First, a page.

Instead, I focus my attention on King’s partner, Paul Poulin, who is showing me a nice picture of his freeze-drying machine. Poulin, who is fifty and something of a bear-of-a-man himself, apprenticed with King through a V.A. program. “I was just about to retire,” Kings says, “but he wouldn’t take no for an answer.” King’s now been at taxidermy for more than thirty years; Poulin, just over three.
We are gathered in King’s workshop, which is tucked down in a patch of woods off Route 27 in Stratton, on the other side of Sugarloaf. Even though Poulin liberally doused the shop with Febreze as we entered, I can still detect a gamey undercurrent. The room is filled with lifelike stuffed animals — pine marten, otter, fox, coyote, fish, and fowl — in action poses. It feels like being inside a diorama at the Maine State Museum.
King, 75, is a compact man with thick glasses, a trim white beard, and cuticles ridged with blood. A Camel Light burns between his fingers. He’s taking a break while Poulin explains the freeze-drying process to me. It begins, he says, with gutting the animal. Then you stuff it with polyfill — the kind used in pillows — and pose it. It then goes into a conventional freezer to hold its form before being placed in the freeze dryer, which drops to fifty-five below zero, zapping out all the moisture. When I ask him how he decides on a pose, Poulin says without pause, “The animal tells me.” King nods, stubs out his cigarette on the vice grip on his workbench, and goes back to scraping.
Although King is mainly focused these days on restoration — he’s restored every sort of animal; a zebra or polar bear mount is not unusual for him — the taxidermy end remains brisk. The pair take on animals ranging in size from moose to muskrat. The cost starts at three hundred dollars to four hundred dollars for smaller animals and reaches well over a thousand dollars for a bear and moose that require a trip to a tannery. “There’s a lot of work in a bear,” says King. “The hardest part is getting up in the nose. All that cartilage.”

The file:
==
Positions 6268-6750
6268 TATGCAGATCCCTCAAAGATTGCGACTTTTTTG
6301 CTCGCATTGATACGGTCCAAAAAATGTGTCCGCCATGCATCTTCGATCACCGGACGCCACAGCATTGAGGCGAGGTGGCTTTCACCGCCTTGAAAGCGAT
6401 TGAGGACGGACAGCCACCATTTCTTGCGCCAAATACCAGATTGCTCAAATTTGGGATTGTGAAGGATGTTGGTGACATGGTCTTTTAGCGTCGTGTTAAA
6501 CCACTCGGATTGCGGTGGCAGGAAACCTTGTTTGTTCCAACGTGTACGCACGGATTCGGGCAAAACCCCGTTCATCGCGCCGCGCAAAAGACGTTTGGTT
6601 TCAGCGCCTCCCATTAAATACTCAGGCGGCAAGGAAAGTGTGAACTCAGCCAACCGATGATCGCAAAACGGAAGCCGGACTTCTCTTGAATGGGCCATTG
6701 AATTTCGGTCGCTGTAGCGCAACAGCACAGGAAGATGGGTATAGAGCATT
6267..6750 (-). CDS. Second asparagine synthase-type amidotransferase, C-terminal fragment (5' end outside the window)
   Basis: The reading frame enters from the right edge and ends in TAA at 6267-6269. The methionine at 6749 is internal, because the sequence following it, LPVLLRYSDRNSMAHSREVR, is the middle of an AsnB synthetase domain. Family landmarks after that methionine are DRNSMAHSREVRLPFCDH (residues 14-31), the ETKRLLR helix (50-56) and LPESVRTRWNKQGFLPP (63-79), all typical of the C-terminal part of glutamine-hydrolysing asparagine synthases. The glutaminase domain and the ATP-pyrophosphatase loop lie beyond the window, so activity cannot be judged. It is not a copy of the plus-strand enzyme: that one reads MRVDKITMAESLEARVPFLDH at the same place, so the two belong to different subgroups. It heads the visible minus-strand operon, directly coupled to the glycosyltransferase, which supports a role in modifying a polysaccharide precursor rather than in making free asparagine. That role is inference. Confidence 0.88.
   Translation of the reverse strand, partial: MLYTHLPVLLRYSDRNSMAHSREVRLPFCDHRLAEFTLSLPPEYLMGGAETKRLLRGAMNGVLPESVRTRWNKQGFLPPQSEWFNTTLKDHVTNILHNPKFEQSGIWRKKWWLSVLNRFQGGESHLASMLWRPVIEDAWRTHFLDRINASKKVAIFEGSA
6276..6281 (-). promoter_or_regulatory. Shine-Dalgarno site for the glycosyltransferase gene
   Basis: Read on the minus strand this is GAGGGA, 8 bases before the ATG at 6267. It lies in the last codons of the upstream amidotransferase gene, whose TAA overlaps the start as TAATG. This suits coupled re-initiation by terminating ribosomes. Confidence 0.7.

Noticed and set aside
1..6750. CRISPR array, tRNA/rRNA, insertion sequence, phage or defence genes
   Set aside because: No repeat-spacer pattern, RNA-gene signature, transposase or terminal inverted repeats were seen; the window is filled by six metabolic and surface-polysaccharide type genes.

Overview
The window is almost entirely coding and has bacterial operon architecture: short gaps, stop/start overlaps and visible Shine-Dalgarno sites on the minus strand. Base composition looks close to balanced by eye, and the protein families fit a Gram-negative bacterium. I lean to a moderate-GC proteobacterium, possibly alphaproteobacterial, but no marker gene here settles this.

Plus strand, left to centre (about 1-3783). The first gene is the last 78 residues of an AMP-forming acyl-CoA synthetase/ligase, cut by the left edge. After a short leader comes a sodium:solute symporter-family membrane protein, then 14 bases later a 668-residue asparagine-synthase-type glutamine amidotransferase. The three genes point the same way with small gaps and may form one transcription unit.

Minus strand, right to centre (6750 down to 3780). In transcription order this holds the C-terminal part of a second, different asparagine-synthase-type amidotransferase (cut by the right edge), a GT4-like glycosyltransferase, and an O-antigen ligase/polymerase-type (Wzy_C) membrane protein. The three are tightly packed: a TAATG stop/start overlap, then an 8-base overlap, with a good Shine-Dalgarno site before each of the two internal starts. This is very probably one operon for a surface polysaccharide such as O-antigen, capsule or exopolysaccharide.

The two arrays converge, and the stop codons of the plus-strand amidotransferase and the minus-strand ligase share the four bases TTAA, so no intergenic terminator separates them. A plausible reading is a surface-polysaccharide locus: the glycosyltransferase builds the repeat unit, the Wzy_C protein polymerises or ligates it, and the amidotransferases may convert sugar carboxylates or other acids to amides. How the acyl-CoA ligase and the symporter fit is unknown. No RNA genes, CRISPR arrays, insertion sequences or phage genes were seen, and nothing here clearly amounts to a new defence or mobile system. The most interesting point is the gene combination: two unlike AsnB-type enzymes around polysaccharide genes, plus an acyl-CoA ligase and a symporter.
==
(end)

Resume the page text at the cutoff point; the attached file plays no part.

Okay, so I have to ask: Does any of this ever gross them out? A silence hangs in the air. I honestly do not think either of them see what I see: carcasses. Now, I’ve skinned and boned chicken before — I know what goes on underneath an animal’s pajamas — but even with a gloved hand, just lifting the paw makes me shudder. To these men, this pile of fur and sinew is simply an empty canvas, awaiting their handicraft, some might say artwork. After a moment, though, King gets what I’m driving at. “Oh, yes,” he says. “I had a woman bring in a coyote that had been shot through the stomach. Oh, that one smelled so bad I had to work on it outdoors and keep coming back into the shop to smear Vicks VapoRub under my nose.”
The Wort Cleaner
A trickle of sweat rolls down my back. My glasses have long ago steamed up and been abandoned. It’s not like I need them down here, hunched in the bottom of this giant tank. The only light sources are a small access hole above me and a drainage hole below.
Besides, my glasses would only get covered in mush, much like the rest of me. So, I lift my nylon brush in the dim light and continue to scrub by Braille, my left hand guiding my right’s way.
The vat is actually what’s called a mash tun, a fifteen-barrel (or 465-gallon), stainless-steel container used in beer brewing. I am at Maine Beer Company, located at Industrial Way (a.k.a. “Brewer’s Row”) in Portland, and I am the guest of Daniel Kleban, 34, who, along with his partner and brother, David, has owned and operated the company since 2009. The air is redolent, not with the smell of beer, but that of the grain that’s been boiled to 150 degrees in the tun to make wort, or unfermented beer. To my nose, it smells like wet Purina Dog Chow. Kleban says the aroma clings to him when he goes home — a new twist on the phrase, “You smell like a brewery.” Though Maine Beer Company is one of the smaller producers in the craft beer market, putting out just 1,500 barrels per year, it’s made a splash with their elegant ales among every hop-head I know, including yours truly.
I am performing one of the lowlier parts of the beer-making process: cleaning out the tank before it’s sanitized, a job nicknamed “scrub monkey” or “brew monkey.” In larger breweries, all cleaning is mechanized, but in ones this size, this part is often done by hand. In this case, mine.